One of the key issues was how we make decisions. To the Orthodox mind, it was incomprehensible that a central committee of 150 people could meet together and by a majority vote determine God’s will.

That led to a whole fascinating journey that I’ve continued on ever since, to rethink how church bodies make decisions.

Out of that dialogue came an embracing of models of consensus decision making, which the World Council still uses today, where 150 people will come to a decision that they arrive at by consensus. It’s a discussion, a deliberation that’s led very carefully, very artfully, taking into account the opposing points of view and getting to a point where either the body as a whole agrees or a minority that may not agree are willing to say, “We will step aside and allow this to go forward.” Or convictions are held so strongly that the body as a whole decides it’s really not ready to decide this.

None of these functions by majority vote. It’s a very different model, and I think one that’s much more attuned to how the church could make decisions.

Enjoy the Silence

Morning on the lake. Image courtesy kosmos111/

Morning on the lake. Image courtesy kosmos111/

Like many of my peers that weekend, I went into the retreat with some trepidation. Silence for 20 hours? What would we do? I had experienced long periods of informal silence during my 19 months of unemployment and had experienced the richness of God’s presence during that time. But that was different — I could escape the silence any time I went to a yoga class or turned on Spotify. Twenty hours of silence felt daunting.

Even more daunting? Twenty hours alone with just me and God. Sure, God had shown up and been with me during those long months of being alone, but this was different. Would I do it wrong? More importantly, what would happen? What would it be like to be alone with God without any distraction for that length of time?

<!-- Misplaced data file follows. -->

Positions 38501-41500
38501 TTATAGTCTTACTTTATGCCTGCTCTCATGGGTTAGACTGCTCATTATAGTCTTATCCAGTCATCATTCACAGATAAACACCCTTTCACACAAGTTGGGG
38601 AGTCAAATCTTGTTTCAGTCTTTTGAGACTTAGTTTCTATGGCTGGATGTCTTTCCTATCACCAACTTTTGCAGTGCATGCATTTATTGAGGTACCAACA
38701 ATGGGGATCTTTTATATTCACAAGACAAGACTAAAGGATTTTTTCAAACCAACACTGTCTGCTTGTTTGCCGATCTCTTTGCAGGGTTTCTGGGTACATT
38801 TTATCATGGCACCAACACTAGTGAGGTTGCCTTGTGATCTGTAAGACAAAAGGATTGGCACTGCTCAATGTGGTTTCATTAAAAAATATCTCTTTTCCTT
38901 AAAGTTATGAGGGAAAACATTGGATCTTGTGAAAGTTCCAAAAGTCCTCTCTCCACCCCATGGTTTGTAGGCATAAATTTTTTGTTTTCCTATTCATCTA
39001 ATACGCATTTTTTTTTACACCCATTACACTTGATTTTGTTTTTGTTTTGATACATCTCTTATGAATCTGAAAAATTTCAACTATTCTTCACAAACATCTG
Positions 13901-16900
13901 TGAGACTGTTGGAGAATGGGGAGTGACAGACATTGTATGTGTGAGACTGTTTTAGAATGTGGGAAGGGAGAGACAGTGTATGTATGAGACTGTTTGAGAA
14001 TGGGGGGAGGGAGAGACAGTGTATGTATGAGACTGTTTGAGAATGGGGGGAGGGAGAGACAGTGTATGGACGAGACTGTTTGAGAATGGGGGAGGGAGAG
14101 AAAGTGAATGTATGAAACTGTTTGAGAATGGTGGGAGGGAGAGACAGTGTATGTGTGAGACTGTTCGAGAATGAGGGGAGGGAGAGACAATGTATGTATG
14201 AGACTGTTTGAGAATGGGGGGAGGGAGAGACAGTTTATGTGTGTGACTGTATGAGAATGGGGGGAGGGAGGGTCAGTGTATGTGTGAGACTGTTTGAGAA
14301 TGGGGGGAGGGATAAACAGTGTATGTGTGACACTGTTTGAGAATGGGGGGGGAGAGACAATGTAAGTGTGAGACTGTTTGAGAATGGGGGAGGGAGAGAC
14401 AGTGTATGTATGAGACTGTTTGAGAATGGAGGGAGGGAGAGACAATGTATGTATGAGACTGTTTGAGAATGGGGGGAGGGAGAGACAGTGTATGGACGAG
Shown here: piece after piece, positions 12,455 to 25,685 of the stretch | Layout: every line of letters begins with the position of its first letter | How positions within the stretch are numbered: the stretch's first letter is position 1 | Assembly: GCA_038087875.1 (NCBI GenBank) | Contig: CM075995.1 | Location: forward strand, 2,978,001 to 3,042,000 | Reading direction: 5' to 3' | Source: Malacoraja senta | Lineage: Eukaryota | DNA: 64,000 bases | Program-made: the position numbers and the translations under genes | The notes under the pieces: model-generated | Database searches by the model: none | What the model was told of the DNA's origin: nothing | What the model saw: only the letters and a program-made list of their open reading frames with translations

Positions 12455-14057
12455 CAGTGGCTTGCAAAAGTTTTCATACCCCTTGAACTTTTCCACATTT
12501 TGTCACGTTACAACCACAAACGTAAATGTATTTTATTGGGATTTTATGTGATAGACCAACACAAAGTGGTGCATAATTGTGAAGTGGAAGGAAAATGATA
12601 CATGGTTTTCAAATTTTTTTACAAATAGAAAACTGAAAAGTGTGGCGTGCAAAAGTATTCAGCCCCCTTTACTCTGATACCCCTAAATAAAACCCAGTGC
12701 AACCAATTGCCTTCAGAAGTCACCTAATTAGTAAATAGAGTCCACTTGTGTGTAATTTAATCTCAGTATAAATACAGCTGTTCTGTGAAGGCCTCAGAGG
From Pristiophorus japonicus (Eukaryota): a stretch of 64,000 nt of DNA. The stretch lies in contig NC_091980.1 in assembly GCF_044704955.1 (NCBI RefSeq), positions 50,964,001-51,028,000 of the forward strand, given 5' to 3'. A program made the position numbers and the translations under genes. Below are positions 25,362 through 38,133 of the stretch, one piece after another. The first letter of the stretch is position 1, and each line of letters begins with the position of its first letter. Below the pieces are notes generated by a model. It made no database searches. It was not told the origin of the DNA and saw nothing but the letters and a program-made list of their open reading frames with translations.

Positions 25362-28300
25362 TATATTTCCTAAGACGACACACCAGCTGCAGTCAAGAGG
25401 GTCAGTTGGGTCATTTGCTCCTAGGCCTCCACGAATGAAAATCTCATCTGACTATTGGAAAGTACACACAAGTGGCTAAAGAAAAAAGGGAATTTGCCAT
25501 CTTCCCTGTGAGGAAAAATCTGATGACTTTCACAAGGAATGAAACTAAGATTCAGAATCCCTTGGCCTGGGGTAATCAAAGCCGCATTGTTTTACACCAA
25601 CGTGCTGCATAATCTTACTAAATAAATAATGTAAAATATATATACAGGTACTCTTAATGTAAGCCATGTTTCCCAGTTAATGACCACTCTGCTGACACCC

Well, it felt like gazing into someone’s eyes for hours and hours and not having anything to pull you away. Which is exactly why, after that experience, I now actively seek out opportunities for silence.

Cine-Monastic Disciplines

ONE OF THE paradoxes of writing about film is the application of one form of language to interpret another. The medium we’re discussing here is visual, and despite the relevance of the word “poetic” to the great works of cinema, to interact with the movies means, as writer-director John Sayles says, to “think in pictures.” In an age with multiple ways to consume films, and the pressure to respond with the immediacy of social media, to think deeply about movies is a countercultural act.

I noticed this again after being given a record player a few weeks ago. I’ve listened to Van Morrison’s Astral Weeks more than pretty much any other album over the past 20 years and now on the vinyl recording I can actually hear instruments I’d never noticed before. I can’t deny the superiority of the medium, at least in terms of what we might call “musical richness.” But digital transmission makes the sound crisper and more available.

There’s a parallel paradox with cinema, in that the experience of watching films has both diminished and expanded over most of our lifetimes. There are more portals than ever (you can watch Yasujiro Ozu’s Tokyo Story or Alfred Hitchcock’s Vertigo on your phone, for goodness’ sake). Yet the opportunity to see films in optimal settings (decent projection, focused audience, without 25 minutes of commercials for soda mingling with threats of prosecution directed at the people who have paid to see the film by the industrial complex that depends on them) doesn’t come often for most of us. Without conscious resistance, the flattened culture of entertainment globalization is going to continue to dominate.